Kim Hughes breaking down (screengrab from Azkatro’s YouTube account)
On November 26, 1984, a tearful Kim Hughes announced that he was stepping down as captain of the Australian side. Arunabha Sengupta recounts the incidents that led to the incredible sight of a sobbing Australian captain.
Kim Hughes looked boyish, all through his tenure as captain of the Australian cricket team. His clean-shaven face with the golden locks in mischievous curls on his forehead told the story of innocence which jarred discordantly with several worldly wise men in and around the team that he led. Many of the Ugly Australian brigade, men hard as nails and bristling with facial hair, who thought he was not man enough to be a leader.
His fast bowler Dennis Lillee and vice-captain Rodney Marsh were never close to him, and remained openly antagonistic.
“I just couldn’t get along with Lillee and Marsh at all,” Hughes later recalled. “We were so uneasy with each other. Now we are best mates and meet regularly, but then the chemistry wasn’t good at all.”
And then there was Greg Chappell, who formed a formidable trio with his two great buddies. He relinquished captaincy to Hughes, and took it back sometimes when his business commitments allowed, but was never really convinced that the fair-haired, fun-loving much younger man could carry the team the same way as he and his brother had. When he became the chief selector, Hughes was tolerated, never encouraged.
Ian Chappell was another story. While the selectors and teammates were putting up with Hughes because of the Kerry Packer period which had tainted all but left the golden boy without a mark, the elder Chappell brother went all out finding gaping holes in everything Hughes did as player and captain.
Hughes was no pushover. His courage as he played some of the most thrilling innings against the West Indian pace bowling was there for all to see. In the 1980 Lord’s Centenary Test, he played two innings which will remain etched in the memories of all who watched those five days.
However, by 1983-84, he had had enough. He led his side to the West Indies and had a torrid time. Australia lost 0-3, he managed 213 in 10 innings with a best of 33. Such was the antagonism in the ranks that Rodney Hogg threw a punch at him during some altercation about field setting.
When he returned, the West Indians followed with all their might to play Australia in their backyard. Hughes made 79 runs in his first four innings and Australia lost the first couple of Tests. To add to his woes, the media were vitriolic, and much of it was personal.
Hughes was told by the selectors at the start of the season that he would not see out the series as they did not see him as being a good enough leader. What made it worse was that despite his strong objections he had to carry out interviews with Ian Chappell, before and after matches, and the former captain then went on to slam his every move.
Hughes decided to quit on the fourth day of the second Test at Brisbane. Bob Merriman, the Australian manager, Fred Bennett, the Australian Cricket Board (ACB) Chairman, and Greg Chappell, the head of the selectors, came to know of his decision and did little to dissuade him. Only Dave Richards, the Australian Cricket Board chief executive who later headed the International Cricket Council, attempted to talk him out of it. But by then Hughes had made up his mind.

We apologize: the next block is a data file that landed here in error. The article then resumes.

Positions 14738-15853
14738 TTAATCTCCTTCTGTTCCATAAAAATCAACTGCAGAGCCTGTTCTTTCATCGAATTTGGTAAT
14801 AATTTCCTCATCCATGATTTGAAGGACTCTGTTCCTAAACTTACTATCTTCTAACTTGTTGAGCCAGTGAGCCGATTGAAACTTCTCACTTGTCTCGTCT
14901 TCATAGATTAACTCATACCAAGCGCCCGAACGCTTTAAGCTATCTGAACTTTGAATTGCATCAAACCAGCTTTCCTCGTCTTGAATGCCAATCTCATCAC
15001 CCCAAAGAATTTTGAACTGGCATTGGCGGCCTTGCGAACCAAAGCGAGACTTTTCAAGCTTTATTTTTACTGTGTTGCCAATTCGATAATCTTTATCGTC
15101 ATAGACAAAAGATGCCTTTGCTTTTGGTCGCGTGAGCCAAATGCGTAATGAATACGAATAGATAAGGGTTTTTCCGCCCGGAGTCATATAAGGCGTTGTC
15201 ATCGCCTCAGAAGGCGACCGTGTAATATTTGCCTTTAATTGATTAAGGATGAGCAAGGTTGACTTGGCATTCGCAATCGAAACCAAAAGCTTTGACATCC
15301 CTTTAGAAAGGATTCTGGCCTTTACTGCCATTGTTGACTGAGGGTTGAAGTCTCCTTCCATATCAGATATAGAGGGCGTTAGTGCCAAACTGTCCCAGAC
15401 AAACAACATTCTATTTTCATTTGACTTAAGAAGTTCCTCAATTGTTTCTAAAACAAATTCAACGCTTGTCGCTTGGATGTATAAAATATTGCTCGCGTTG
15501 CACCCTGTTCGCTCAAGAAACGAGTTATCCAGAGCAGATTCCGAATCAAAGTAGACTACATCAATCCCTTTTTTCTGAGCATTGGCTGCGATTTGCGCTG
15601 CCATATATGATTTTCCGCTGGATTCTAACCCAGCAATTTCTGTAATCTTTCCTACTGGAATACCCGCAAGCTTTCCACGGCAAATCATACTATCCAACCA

At the post-match press conference on November 26, 1984, Hughes started to read a prepared statement to the media. “The constant speculation, criticism and innuendo by former players and sections of the media have taken their toll. In the interest of the team, Australian cricket and myself, I have informed the ACB of my decision to stand down as Australian captain.”
However, he could not go on with his statement with tears rolling down his cheek and sobs shaking him up. He got up and handed the statement to Merriman and left the room. The manager finished reading the text.
Years later, Hughes recalled: “When I sat there in the press conference I just couldn’t stop myself. It was an emotional thing to do and I don’t regret doing it. There was no media manager as well at that time; you had to fend for yourself.”
Clive Lloyd, the West Indies skipper, was not very sympathetic. “In this job you have to learn to take the good with the bad. Obviously the pressure of the last few years has built up for Kim and he now finds he must get out.”
However, John Woodcock of The Times slammed Ian Chappell “missed no opportunity of finding fault”. He was also critical about the lack of loyalty shown in the “ghosted writings of Rod Marsh, his vice-captain, or Dennis Lillee, his best bowler”.
Hughes indicated that he wanted to carry on as a player. The selectors retained him for two more Tests, but he could only score 0, 2, 0 and 0.
After some discussions with Merriman and Richards, he was: “disillusioned about the politics of Australian cricket … I couldn’t stomach the thought of playing for the ACB because of the way the game was being run.” He got in contact with Ali Bacher and led a side on the rebel tour to South Africa that followed, and never played international cricket again.
“The more you go, the sicker it gets. I am just pleased to be out of it,” Hughes summed it up.
(Arunabha Sengupta is a cricket historian and Chief Cricket Writer at CricketCountry. He writes about the history and the romance of the game, punctuated often by opinions about modern day cricket, while his post-graduate degree in statistics peeps through in occasional analytical pieces. The author of three novels, he can be followed on Twitter at http://twitter.com/senantix)